I am all over this. The more disgusting, the better! I have a morbid fascination with this type of thing. I guess I should have been a nurse or something. It does help to have this strong constitution with two kids – we have lots of blood and ooze going around. I am quite proud of you for getting through this, and rating it a four star!

    1. Jackie says:

      I don’t have a problem dealing with my children’s smells (although I’m not very fond of clearing up sick), but the excretions of strangers are another thing – I’ll be retching within a few seconds. The vividness of it all demanded 4 stars, even though I wouldn’t recommend it to everyone. If you can cope with pus and poo then you’ll be fine!

      1. Sandy says:

        Haha! Just call me Sandy Puspoo Nawrot!

  4. iliana says:

    I love a good historical tale and this sounds great although I’ll definitely have to be in the mood for it. I will have to remember not to read this one right before going to sleep or while I’m eating :)

    1. Jackie says:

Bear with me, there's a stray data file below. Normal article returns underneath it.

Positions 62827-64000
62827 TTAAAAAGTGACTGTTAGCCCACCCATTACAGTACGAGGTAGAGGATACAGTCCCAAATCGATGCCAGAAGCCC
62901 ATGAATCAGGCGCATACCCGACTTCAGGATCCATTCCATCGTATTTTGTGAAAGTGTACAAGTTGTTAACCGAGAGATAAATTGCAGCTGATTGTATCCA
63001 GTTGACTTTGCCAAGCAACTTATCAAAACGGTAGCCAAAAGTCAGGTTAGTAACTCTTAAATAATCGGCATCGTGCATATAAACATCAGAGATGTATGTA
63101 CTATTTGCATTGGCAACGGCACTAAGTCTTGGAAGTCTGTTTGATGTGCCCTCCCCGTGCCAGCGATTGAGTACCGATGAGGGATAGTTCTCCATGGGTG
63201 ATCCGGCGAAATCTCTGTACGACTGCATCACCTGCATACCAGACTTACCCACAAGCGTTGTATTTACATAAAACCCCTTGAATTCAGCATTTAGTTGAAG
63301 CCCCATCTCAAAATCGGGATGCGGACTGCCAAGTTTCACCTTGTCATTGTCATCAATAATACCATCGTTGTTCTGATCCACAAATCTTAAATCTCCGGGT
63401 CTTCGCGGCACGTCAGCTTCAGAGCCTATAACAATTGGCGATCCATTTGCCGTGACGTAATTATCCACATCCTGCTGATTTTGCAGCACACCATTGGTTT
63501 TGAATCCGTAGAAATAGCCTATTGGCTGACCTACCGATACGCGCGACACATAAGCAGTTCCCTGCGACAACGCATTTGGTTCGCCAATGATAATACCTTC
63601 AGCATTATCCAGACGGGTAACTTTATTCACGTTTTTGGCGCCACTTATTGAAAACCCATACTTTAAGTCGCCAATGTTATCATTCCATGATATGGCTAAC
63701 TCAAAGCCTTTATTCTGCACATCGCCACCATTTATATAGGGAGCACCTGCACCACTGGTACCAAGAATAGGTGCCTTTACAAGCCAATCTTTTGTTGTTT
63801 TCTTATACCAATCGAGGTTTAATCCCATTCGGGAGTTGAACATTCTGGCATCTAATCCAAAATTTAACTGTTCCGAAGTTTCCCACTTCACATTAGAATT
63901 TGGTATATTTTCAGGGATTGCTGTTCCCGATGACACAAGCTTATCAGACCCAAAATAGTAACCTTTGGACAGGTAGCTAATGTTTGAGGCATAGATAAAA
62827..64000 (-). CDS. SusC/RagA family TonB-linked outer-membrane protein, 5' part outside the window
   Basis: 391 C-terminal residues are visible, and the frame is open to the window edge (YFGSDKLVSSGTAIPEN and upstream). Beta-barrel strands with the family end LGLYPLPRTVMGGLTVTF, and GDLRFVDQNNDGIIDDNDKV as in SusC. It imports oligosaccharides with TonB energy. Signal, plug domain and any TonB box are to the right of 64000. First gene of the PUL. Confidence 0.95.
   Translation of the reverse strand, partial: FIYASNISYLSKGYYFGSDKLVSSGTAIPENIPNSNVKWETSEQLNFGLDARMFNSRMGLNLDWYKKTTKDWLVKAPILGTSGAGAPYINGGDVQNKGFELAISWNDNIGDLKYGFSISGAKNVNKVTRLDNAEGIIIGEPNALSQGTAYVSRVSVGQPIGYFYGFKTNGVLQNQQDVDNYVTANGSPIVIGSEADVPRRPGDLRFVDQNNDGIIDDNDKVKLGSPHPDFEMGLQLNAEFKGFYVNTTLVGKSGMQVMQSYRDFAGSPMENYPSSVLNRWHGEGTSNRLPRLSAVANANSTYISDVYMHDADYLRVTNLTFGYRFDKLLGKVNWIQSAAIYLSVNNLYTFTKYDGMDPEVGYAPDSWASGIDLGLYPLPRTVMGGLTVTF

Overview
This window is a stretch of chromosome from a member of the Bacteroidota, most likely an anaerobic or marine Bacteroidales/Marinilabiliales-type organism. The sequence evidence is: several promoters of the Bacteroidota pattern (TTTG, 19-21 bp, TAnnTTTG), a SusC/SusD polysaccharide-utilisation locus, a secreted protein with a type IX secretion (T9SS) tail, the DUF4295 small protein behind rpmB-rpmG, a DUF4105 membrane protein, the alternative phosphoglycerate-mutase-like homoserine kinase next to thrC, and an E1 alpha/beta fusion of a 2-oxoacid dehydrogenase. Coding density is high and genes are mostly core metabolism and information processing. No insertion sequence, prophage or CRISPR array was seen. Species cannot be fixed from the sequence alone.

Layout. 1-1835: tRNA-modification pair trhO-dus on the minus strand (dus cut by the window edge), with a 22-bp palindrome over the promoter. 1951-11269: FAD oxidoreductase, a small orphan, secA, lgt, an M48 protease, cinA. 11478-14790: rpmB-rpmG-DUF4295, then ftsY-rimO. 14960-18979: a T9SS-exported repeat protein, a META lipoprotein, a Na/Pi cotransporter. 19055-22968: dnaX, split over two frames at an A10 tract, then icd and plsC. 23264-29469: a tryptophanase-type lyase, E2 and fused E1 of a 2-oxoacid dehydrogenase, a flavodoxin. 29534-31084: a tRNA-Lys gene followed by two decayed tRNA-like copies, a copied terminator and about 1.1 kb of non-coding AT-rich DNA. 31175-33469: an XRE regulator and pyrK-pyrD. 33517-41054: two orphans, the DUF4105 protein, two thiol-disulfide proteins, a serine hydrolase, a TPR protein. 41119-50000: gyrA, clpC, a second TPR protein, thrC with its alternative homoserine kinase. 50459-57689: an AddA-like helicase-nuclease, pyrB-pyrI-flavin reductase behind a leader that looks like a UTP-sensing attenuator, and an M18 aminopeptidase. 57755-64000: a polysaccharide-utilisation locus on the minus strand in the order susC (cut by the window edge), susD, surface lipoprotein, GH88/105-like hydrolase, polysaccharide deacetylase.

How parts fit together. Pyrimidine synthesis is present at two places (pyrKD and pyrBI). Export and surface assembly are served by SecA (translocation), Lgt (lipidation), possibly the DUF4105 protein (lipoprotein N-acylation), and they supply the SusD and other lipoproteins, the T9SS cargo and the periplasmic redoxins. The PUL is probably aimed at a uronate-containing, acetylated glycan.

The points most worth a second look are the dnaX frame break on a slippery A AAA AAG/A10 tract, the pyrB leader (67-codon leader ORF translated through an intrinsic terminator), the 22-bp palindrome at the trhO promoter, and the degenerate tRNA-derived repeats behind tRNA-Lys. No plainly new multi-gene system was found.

I don’t think this one needs to be avoided before bed – it isn’t at all scary.

      It isn’t one to be read before a meal though!!! LOL!!

  5. Steph says:

    This might be something I would enjoy. I do have a freakish fascination with the human body as well as medical things (I love watching surgery shows on educational channels, and over our honeymoon I may have been sucked into watching hours of programming about creepy parasites that can infect humans…). I’ll definitely keep this one in mind! ;)

    1. Jackie says:

      I’m not a fan of watching operations on TV, so perhaps I am more squemish than most!

      You will probably find this really interesting if you enjoy learning about medical practices.

  6. Beth F says:

    This sounds like my kind of book! Really!

    1. Jackie says:

      I think you’d enjoy it – I’d love to hear what you think of it.

  7. Caroline says:

    Thank you, Jackie, for taking the time to read and review my book – much appreciated!

    1. Jackie says:

      I’m so happy – you are the first author to comment on their own review!!! Thank you!

      I really enjoyed reading your book – thank you for writing it!

      I’d love to know about the research you did for this book. Do you enjoy reading about the medical procedures of this time period? How did you manage to capture the smells so realistically? Did you visit any sick people to observe their pus? LOL!!!

      Thank you for taking the time to comment. Let me know if you write any more books – I’ll be first in the queue to read them!

      1. Caroline says: